Driving Safety

Share the Road

Share The Road

Motorists, bicyclists, and motorcyclists all have the right to be on the road and travel safely. All motorists should use extra caution when driving around bicyclists, motorcyclists and commercial motor vehicles (CMV). The Florida Department of Highway Safety and Motor Vehicles reminds everyone that when we’re on the road together, safety is a shared responsibility – Share the Road, so all road users can Arrive Alive!

Vulnerable Road Users

According to Florida Statute 316.027(1)(b), a “vulnerable road user” means:

  1. A pedestrian who is working on a highway, utility facilities along a highway, or providing emergency services within the right-of-way.
  2. A person operating a bicycle, electric bicycle, motorcycle, scooter, or moped lawfully on the roadway.
  3. A person riding an animal.
  4. A person lawfully operating on a public right-of-way, crosswalk, or shoulder of the roadway, which includes: a. A farm tractor or similar vehicle designed primarily for farm use;
    • A skateboard, roller skates, or in-line skates;
    • A horse-drawn carriage;
    • An electric personal assistive mobility device; or
    • A wheelchair.
  • Recent changes to bicycle laws - Effective 7/1/21:

    Ch. 180 “Bicycle and Pedestrian Safety” (SB 950 – Book)
    Florida Statutes, Chapters: 212, 316, 322, 655

    • The bill provides that no-passing zones do not apply to drivers who safely and briefly drive to the left of center of the roadway to overtake a bicycle, other nonmotorized vehicle, an electric bicycle, or a pedestrian.
    • The bill requires a vehicle making a right turn while overtaking and passing a bicycle proceeding in the same direction, to do so only if the bicycle is at least 20 feet from the intersection.
    • The bill authorizes bicyclists riding in groups, after coming to a full stop, to go through an intersection in groups of 10 or fewer, and provides guidelines for riding a bicycle in a substandard-width lane and authorizes riders to ride two abreast if certain conditions exit.

Bicycle Safety Awareness

In Florida, the bicycle is legally defined as a vehicle and has all of the privileges, rights and responsibilities on public roads (except for expressways) that a motor vehicle operator does.

Bicyclists may ride out of the bike lane in the travel lane for their own safety on narrow roads to avoid obstacles or pavement hazards, or to prepare for a left turn. A bicyclist may use the full lane even while traveling substantially below the speed of traffic if the lane is too narrow for both a car and bicycle to share.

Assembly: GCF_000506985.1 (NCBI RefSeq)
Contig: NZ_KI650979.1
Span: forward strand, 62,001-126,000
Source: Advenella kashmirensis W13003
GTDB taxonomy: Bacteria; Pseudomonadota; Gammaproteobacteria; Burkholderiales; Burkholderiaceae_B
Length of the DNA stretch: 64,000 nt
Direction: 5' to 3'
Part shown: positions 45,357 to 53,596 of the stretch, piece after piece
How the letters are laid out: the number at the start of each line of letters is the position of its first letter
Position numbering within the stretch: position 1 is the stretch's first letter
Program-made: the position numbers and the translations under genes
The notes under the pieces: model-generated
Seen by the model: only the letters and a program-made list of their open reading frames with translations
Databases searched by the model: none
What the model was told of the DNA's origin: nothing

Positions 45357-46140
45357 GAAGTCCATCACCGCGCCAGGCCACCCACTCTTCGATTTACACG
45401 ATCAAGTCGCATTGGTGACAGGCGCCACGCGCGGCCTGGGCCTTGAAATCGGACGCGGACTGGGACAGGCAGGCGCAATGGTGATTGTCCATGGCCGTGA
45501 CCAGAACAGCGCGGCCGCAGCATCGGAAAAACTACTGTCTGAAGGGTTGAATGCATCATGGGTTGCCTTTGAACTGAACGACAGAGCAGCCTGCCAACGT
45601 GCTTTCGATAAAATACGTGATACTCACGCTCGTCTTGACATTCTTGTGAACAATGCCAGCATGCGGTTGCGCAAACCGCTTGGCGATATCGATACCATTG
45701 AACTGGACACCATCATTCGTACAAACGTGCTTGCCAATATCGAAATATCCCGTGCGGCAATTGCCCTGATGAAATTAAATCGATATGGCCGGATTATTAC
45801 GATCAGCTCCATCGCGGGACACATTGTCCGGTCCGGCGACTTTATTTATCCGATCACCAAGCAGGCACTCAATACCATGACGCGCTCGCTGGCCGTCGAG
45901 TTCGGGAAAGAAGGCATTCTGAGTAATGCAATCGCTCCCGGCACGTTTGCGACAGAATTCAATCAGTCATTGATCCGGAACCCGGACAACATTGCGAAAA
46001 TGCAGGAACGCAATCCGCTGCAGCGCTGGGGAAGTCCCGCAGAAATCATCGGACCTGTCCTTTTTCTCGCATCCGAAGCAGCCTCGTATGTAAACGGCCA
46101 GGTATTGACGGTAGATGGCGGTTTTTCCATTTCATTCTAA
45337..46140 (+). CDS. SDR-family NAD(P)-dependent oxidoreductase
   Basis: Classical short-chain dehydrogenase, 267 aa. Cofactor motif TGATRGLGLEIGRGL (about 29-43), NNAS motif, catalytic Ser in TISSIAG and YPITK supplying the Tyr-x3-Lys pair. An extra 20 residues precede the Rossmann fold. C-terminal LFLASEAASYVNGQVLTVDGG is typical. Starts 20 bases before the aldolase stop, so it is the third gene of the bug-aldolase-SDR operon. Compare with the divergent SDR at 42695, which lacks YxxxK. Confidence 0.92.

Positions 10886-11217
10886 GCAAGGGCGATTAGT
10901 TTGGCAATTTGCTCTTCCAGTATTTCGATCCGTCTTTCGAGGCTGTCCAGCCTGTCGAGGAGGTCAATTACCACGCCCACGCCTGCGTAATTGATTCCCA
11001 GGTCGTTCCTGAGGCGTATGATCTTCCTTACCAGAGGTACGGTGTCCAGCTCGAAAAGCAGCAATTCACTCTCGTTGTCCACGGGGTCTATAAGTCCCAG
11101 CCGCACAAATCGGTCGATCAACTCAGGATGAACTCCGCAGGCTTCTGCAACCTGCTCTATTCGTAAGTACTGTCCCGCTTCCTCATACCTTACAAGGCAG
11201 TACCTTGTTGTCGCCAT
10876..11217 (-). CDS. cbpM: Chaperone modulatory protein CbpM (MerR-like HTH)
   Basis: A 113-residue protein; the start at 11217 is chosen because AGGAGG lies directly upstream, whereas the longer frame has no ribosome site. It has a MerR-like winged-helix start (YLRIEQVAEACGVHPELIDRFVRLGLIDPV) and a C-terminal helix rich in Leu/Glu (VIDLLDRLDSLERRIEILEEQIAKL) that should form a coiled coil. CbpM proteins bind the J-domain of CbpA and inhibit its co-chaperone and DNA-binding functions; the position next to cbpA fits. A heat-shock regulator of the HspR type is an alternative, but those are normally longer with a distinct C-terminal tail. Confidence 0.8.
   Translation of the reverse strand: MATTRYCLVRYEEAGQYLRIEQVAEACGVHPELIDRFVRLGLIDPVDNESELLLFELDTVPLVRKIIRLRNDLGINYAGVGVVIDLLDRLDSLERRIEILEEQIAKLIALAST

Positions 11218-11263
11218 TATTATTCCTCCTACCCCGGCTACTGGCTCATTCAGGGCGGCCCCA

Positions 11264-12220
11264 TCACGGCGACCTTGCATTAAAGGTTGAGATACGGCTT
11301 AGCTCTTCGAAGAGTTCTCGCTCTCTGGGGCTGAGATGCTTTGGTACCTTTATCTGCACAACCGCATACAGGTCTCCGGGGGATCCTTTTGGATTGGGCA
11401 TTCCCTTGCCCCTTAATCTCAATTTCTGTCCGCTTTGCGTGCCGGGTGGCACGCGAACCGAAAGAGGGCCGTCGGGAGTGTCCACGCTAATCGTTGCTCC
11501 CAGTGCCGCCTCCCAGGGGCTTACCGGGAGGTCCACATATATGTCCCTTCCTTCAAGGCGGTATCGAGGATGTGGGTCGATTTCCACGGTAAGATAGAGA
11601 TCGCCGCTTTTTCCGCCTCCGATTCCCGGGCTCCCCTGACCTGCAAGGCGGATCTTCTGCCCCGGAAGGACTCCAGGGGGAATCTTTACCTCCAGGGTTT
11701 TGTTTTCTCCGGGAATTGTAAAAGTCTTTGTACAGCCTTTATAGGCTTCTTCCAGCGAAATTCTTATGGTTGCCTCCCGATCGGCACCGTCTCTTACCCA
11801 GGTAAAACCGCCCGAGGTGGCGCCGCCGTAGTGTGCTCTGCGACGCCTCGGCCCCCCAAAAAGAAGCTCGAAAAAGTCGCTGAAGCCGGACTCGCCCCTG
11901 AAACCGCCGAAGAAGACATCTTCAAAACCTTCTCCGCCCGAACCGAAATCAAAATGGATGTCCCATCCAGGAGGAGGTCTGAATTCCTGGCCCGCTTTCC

To learn more about laws and safety rules for bicyclists, see pages 40 and 41 in the Florida Driver License Handbook.

Rules for Bicyclists

  • Obey all traffic controls and signals.
  • Do not ride a bicycle under the influence of alcohol or drugs.
  • Stay alert – do not text while biking or wear headphones or ear buds so you can hear everything around you.
  • If you are not traveling at the speed of other traffic, you must use the bike lane, and if no bike lane is available, you must stay on the right-most side of the road.
  • You may use the full lane when making a left turn, passing, avoiding hazards, or when a lane is too narrow for you and a car to share it safely.
  • Use directional hand signals to show other drivers that you are about to turn.
  • Never attach yourself or your bike to any vehicle on the roadway.
  • If you are riding on a sidewalk or crosswalk, you have all the rights and duties as a pedestrian. However, you must yield the right-of-way to pedestrians.
  • Between sunset and sunrise, you must have a white light visible from 500 feet on the front of your bicycle and a red reflector and a red light visible from 600 feet on the rear. Be seen – wear neon or fluorescent colors and wear something reflective when riding at any time during the day.
  • All bicyclists and passengers under age 16 are required to wear helmets. However, it is recommended that all bicycle riders wear a helmet, no matter your age.
  • When riding with others, you may not ride more than two side-by-side unless it is part of a roadway reserved for bicycles; you must ride single file if you and the other rider are impeding traffic.

Tips for Motorists

  • Drivers must give bicyclists a minimum of three feet of clearance when driving alongside or passing them. It’s the law.
  • When turning, yield to any bicyclist in the bike lane and make your turn behind the cyclist.
  • Avoid using high beam headlights when you see a bicyclist approaching.
  • Before opening a car door, check for bicyclists who may be approaching from behind.

Commercial Motor Vehicle Awareness

Commercial motor vehicles (CMV), including large trucks and buses, have operating limitations such as large blind spots, long stopping distances, and limited maneuverability that make it essential for other road users to put extra focus on safety. Take action to avoid problems and crashes involving CMVs by following the tips below:

Tips for Motorists

  • Motorists are encouraged to stay out of the “No Zone” areas. Commercial motor vehicles have large blind spots in front, behind, and on both sides of the vehicle; this is known as the “No Zone.” Even though large vehicles have several rear-view mirrors, other vehicles will be hidden from view if within the “No Zone” or blind spot.